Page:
## Permuted Index

### December 22, 2009

`Rot-file` performs the first step, collecting the rotations of each input line:

```(define (rot-file filename)   (define (split s) (string-split #\space s))   (with-input-from-file filename     (lambda ()       (let loop ((line (read-line)) (rs '()))         (if (eof-object? line) rs           (loop (read-line)                 (append (rot-line (split line)) rs)))))))```

`Rot-line` produces the rotations of each line, one rotation for each word not on the stop list, stored as a list of pairs with the left half of the sentence (which may be null) in the `car` and the right half of the sentence (which may not be null) in the `cdr`. A word is defined as anything between spaces, including letters, digits and punctuation. `Rot-line` works back-to-front through the list of words:

```(define (rot-line words)   (define (join xs) (string-join #\space xs))   (let loop ((front (reverse words)) (back '()) (rots '()))     (if (null? front) rots       (let ((f (cdr front)) (b (cons (car front) back)))         (loop f b (if (and (pair? f) (member (car b) stop-list)) rots                     (cons (cons (join (reverse f)) (join b)) rots)))))))```

Our stop list is brief; you may want to extend yours:

```(define stop-list   '("a" "an" "and" "by" "for" "if" "in" "is" "of" "on" "the" "to"))```

The third step of Parnas’ algorithm runs through the sorted list of front/back pairs, neatly printing each:

```(define (print rots)   (define (print-line x)     (display (rjust 32 (car x)))     (display " ")     (display (ljust 32 (cdr x)))     (newline))   (for-each print-line rots))```

`Print` calls `rjust` and `ljust` to align the output:

```(define (rjust n str)   (let ((len (string-length str)))     (if (< n len)         (substring str (- len n) len)         (string-append (make-string (- n len) #\space) str))))```

```(define (ljust n str)   (let ((len (string-length str)))     (if (< n len)         (substring str 0 n)         (string-append str (make-string (- n len) #\space)))))```

The `ptx` function puts all the pieces together:

```(define (ptx filename)   (define (order-by a b) (string-ci<? (cdr a) (cdr b)))   (print (sort order-by (rot-file filename))))```

Assuming the three sentences of the example are in a file `test.ptx`, calling `(ptx "test.ptx")` produces the permuted index shown on the prior page. The code, including `read-line`, `string-split` and `string-join` from the Standard Prelude, is collected at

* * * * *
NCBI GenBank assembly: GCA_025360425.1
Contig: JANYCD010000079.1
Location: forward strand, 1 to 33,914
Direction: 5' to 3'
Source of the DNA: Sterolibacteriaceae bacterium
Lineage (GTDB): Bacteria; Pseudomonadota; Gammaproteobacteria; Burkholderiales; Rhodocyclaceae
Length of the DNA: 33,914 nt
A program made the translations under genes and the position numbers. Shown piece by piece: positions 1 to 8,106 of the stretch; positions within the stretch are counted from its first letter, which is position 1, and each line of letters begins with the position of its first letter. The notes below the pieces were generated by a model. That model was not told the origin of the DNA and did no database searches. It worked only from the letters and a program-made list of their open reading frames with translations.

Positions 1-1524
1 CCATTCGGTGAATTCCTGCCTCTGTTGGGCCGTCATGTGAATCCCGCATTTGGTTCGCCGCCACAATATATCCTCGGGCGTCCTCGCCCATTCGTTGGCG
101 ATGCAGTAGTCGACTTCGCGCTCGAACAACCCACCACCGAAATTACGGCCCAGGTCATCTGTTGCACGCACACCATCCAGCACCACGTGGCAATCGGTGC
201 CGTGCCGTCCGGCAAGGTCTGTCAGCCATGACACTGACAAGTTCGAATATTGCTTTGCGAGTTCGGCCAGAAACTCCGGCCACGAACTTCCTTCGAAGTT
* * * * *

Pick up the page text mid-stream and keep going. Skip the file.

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### 6 Responses to “Permuted Index”

1. […] Praxis – Permuted Index By Remco Niemeijer In today’s Programming Praxis exercise we have to implement David Parnas’ permuted index system. […]

2. Remco Niemeijer said

```import Data.Char
import Data.List
import qualified Data.List.Key as K
import Text.Printf

stopList :: [String]
stopList = words "a an and by for if in is of on the to"

rot :: [String] -> [(String, String)]
rot xs = [(unwords a, unwords b) | (a, b) <- init \$
zip (inits xs) (tails xs), notElem (head b) stopList]

prettyPrint :: [(String, String)] -> IO ()
prettyPrint xs = mapM_ (\(a, b) -> printf "%*s   %-*s\n" l1 a l2 b) xs
where l1 = maximum \$ map (length . fst) xs
l2 = maximum \$ map (length . snd) xs

permuteIndex :: String -> IO ()
permuteIndex = prettyPrint . K.sort (\(_, x) -> (map toLower x, x)) .
concatMap (rot . words) . lines
```
3. Geo Marchin said

My python solution.

def rotate(phrase):
“””
Takes a given phrase and performs a keyword rotation on it, returning a
list of (part 1, part 2) tuples.
“””
# I don’t want to figure out the sorting of capital letters.
phrase = phrase.lower()
# split the phrase into words.
split_phrase = phrase.split(‘ ‘)
rotation_list = []
# Perform the actual rotation and return the splits.
for i in range(len(split_phrase)):
non_words =\
[“a”,”an”,”and”,”by”,”for”,”if”,”in”,”is”,”of”,”on”,”the”,”to”]
# If the split is before a non word skip the split, unless it’s the first
# word in the phrase.
if (split_phrase[i] in non_words) and (i is not 0):
continue
# Create the left and right portions of the split, and insert into the
# return tuple list.
left = “”
right = “”
for n in range(len(split_phrase[:i])):
if n == 0:
left = split_phrase[n]
else:
left = left + ‘ ‘ + split_phrase[n]
for n in range(len(split_phrase[i:])):
if n == 0:
right = split_phrase[i+n]
else:
right = right + ‘ ‘ + split_phrase[i+n]
rotation_list.append((left, right))
return rotation_list

def sort(rotation_list):
“””
Given a rotation list, bubble sort by the right hand side because I’m lazy.
“””
for i in range(len(rotation_list)):
for n in range(len(rotation_list)-1):
if (rotation_list[n] > rotation_list[n+1]):
rotation_list[n], rotation_list[n+1] = \
rotation_list[n+1], rotation_list[n]

def unrotate(rotation_list):
“””
Neatly output the given rotation list to the user.
“””
# Find the length of the longest string in the rotation list.
max_size = 0
for i in range(len(rotation_list)):
for j in range(2):
if (len(rotation_list[i][j]) > max_size):
max_size = len(rotation_list[i][j])

# Output the properly formatted index table.
for i in range(len(rotation_list)):
print ‘ ‘ * (max_size – len(rotation_list[i])) \
+ rotation_list[i] \
+ ” ” \
+ rotation_list[i]

4. Geo Marchin said

Apologies for failing at code posting.
Here you go:

5. I’ve written my OCaml solution (heavily “inspired” by Remco’s) here.

6. richard mullins said

Parnas’s paper on kwic index looked like he had spent a week on very intensive design. In my opinion, parnas’s ideas are roughly the same as Niklaus Wirth’s “refinement” method – or at least compatible with it.
I think Parnas was on the right track with his ideas.

I was astounded a couple of years ago to see that someone had written a kwic index progam in 3 lines of Python. I did not keep a note of the Author. I still think however, that Parnas’s design method is very good.